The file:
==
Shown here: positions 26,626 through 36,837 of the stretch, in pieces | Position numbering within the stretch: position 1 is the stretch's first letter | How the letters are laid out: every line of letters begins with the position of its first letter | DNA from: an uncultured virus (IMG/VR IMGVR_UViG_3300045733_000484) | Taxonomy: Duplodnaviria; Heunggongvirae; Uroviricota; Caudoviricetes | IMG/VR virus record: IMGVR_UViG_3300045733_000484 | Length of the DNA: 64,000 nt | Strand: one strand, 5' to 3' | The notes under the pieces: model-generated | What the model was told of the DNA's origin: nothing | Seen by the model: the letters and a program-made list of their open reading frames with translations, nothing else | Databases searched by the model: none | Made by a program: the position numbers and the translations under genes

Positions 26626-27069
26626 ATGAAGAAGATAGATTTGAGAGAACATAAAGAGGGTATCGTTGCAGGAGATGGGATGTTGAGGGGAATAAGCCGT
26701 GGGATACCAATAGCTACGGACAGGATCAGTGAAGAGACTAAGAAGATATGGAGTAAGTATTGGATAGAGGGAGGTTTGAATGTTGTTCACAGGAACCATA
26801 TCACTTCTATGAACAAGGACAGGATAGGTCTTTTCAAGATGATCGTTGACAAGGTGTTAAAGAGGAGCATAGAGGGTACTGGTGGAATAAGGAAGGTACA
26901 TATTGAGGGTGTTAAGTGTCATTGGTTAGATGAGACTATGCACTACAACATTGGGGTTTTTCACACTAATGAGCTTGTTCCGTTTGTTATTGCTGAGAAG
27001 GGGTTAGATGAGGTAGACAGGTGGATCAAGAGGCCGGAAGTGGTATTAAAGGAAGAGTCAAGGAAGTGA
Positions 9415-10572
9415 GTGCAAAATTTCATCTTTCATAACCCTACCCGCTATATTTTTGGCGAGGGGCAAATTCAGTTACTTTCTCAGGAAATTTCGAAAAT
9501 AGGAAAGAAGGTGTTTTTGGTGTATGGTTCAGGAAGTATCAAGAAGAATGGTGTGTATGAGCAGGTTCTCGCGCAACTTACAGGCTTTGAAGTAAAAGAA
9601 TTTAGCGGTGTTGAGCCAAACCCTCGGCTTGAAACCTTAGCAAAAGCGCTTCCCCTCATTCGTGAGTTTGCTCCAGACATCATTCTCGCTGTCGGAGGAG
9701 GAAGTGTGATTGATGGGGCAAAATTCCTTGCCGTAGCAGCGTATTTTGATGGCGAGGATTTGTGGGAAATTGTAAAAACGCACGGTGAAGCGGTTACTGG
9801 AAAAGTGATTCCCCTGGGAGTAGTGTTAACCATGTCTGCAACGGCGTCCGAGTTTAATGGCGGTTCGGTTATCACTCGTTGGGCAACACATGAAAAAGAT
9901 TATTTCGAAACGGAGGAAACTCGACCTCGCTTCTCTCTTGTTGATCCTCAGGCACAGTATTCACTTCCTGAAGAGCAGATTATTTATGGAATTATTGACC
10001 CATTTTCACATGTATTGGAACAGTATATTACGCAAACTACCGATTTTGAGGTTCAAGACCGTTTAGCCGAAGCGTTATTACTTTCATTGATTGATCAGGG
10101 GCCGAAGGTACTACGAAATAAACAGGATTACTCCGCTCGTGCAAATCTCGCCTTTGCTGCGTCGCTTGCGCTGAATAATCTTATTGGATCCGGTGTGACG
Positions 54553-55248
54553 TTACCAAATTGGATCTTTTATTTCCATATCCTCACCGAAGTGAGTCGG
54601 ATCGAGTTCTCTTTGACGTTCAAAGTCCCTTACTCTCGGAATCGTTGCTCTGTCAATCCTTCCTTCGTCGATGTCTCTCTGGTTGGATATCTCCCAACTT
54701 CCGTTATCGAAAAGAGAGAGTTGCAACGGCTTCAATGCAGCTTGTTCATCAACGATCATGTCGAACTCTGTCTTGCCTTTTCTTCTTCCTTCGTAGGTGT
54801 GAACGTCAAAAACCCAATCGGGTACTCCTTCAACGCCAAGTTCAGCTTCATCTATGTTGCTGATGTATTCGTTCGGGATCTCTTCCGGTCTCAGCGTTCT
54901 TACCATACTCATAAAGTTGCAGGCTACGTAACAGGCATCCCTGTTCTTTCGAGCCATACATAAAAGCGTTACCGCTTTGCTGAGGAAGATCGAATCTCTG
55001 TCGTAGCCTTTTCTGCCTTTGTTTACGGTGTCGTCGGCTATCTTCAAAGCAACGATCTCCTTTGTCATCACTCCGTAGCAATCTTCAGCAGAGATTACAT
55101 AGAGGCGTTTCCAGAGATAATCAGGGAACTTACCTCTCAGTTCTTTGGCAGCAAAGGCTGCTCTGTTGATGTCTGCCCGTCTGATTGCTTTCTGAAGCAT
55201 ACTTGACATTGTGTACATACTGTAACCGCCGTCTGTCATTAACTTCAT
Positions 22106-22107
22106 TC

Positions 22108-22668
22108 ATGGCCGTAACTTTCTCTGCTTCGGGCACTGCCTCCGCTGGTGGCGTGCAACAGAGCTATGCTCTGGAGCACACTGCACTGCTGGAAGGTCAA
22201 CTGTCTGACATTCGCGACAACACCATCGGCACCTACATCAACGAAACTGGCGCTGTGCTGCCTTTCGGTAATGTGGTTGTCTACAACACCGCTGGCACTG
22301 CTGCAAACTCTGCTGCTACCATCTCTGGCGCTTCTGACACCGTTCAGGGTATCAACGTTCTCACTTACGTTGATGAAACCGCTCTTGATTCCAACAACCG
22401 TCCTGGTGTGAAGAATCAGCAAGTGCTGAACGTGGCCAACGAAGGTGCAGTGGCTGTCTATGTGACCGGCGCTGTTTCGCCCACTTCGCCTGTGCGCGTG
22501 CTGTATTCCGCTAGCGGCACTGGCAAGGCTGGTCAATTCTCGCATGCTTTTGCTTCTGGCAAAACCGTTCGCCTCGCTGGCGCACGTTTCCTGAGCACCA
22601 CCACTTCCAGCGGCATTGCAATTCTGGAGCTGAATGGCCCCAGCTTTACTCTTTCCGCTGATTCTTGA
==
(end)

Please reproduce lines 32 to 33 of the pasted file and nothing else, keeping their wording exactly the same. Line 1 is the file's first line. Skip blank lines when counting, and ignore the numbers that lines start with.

22401 TCCTGGTGTGAAGAATCAGCAAGTGCTGAACGTGGCCAACGAAGGTGCAGTGGCTGTCTATGTGACCGGCGCTGTTTCGCCCACTTCGCCTGTGCGCGTG
22501 CTGTATTCCGCTAGCGGCACTGGCAAGGCTGGTCAATTCTCGCATGCTTTTGCTTCTGGCAAAACCGTTCGCCTCGCTGGCGCACGTTTCCTGAGCACCA